A number of months ago, I picked up a kit for an unusual keyboard from Massdrop, the ErgoDox. Unusual is a fitting word for it as it is unusual in nearly every way. The only way that I can describe the layout is unusual, the shape is unusual, the materials are unusual and you probably get the point. It’s also completely open source. You can download the PCB and case design and build the keyboard yourself. Given all of that, you also need to assemble it yourself. In spite (or perhaps because) of all of that, the ErgoDox is the best keyboard that Iʼve ever used.
As I mentioned before, the layout is unusual. It’s a split layout where you can independently move the halves. This is, by far, the most important improvement over a standard keyboard layout. This allows you to position the two halves to be shoulder-width apart. This vastly decreases the stress on your wrists while you type.
The keys are also arranged in columnar layout which removes any of the staggering that you would typically see between each row of keys. What this means is that your middle and ring fingers only move up and down. Its a little hard to imagine the benefits of this but, after a few days of use, you won’t want to go back.
Unlike most ergonomic keyboards, the ErgoDox uses mechanical switches. Many people enjoy keyboards with mechanical switches as they have a much better feel while typing. Iʼm one of those people. I donʼt mind typing on scissor key keyboards but typing on keyboards with mechanical switches is a real treat. That’s not something that I would normally say of typing. You can use whatever switches you want for it. If you already have a favorite switch variety, you can use those on your ErgoDox. If not, I really like Cherry MX Clears. They have a tactile bump about just after the actuation point. That makes it very easy to type quickly without bottoming out the keys.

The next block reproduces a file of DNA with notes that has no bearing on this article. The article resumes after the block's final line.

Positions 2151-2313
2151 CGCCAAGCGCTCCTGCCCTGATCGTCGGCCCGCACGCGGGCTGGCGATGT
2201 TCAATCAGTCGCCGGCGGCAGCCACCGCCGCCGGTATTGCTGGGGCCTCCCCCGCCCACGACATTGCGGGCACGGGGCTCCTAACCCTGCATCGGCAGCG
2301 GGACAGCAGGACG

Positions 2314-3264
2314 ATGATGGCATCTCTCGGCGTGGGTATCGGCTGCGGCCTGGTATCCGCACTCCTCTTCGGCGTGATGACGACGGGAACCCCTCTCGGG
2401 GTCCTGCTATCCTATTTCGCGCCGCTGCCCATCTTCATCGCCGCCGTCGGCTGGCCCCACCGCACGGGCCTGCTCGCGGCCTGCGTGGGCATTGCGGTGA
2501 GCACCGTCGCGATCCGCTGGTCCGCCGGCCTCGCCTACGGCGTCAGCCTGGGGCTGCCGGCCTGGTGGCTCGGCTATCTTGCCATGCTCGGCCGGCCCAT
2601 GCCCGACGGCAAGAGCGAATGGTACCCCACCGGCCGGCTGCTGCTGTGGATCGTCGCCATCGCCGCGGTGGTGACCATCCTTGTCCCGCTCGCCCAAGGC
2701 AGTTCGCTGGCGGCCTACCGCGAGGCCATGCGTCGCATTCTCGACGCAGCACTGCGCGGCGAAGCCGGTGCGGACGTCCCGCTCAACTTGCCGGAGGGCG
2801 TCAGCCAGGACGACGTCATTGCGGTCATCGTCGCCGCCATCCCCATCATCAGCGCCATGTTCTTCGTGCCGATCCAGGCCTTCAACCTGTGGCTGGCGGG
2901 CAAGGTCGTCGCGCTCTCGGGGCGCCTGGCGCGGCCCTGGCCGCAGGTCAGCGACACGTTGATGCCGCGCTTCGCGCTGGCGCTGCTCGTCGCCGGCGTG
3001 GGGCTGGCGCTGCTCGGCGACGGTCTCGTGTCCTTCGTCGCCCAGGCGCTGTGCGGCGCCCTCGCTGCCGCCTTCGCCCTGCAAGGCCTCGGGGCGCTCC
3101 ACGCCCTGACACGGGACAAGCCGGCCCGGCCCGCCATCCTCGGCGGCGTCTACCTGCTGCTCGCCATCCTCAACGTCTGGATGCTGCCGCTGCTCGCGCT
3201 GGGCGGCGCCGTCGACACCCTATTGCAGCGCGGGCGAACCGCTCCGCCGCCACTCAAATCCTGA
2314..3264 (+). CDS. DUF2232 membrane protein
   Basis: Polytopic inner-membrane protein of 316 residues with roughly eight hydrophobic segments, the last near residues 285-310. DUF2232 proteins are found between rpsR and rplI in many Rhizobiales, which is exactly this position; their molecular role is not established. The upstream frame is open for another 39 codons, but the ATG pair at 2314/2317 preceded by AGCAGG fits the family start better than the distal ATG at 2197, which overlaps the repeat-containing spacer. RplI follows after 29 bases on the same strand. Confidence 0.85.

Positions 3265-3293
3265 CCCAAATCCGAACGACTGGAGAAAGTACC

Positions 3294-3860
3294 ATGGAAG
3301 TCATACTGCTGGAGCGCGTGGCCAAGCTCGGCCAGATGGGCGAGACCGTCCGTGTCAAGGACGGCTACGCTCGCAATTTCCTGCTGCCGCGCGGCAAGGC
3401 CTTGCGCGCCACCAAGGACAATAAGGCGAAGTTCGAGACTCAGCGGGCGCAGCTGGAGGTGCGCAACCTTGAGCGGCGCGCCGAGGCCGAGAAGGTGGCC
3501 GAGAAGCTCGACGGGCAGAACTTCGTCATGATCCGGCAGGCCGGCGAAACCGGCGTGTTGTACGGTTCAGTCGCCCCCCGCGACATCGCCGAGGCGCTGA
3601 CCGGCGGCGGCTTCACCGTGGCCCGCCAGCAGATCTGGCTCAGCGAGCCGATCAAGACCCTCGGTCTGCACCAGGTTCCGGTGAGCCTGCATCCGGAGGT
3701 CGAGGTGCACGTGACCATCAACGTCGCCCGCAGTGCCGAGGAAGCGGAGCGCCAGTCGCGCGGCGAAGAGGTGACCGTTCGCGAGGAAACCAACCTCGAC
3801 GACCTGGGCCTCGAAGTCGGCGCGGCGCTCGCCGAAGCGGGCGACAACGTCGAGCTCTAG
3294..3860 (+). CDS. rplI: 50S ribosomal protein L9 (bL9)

With the ErgoDox, everything is customizable. In fact, you are forced to customize it before you can use it. Luckily MassDrop has a web-based configuration tool that’s really easy to use. Its what I used to create my layout. The web configuration tool is great. It exposes almost all of the options that you might want. If that doesnʼt quite do all of the customizations that you want, youʼre able to write C to fully customize your keyboard. The base firmware is available on GitHub. The one thing that Iʼve found is that you arenʼt able to change what character is sent when you use shift with the key. This is important for doing some more exotic layouts. There is an alternate firmware called tmk that supports some more advanced features but I havenʼt tried it yet and I donʼt know whether it supports custom shift modifiers.
There are also a variety of external customization that you can do. Iʼve equipped mine with an aluminum top plate. I also chose to have clear DCS keycaps. I strongly recommend that you get DCS keycaps. It is much nicer to reach the bottom key rows as they are angled to meet your fingers. I also chose the standard case. If I had to make the choice again, Iʼm not sure what I would choose. While Iʼm working at my nextdesk, I really like the standard case. However, I now work in an office and a full hand case would work much better on a more conventional desk.